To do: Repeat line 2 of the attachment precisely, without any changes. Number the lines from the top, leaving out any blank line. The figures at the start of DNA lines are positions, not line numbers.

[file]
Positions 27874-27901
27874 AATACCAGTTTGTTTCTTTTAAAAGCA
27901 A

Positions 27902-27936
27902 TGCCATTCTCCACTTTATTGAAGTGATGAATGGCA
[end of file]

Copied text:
27874 AATACCAGTTTGTTTCTTTTAAAAGCA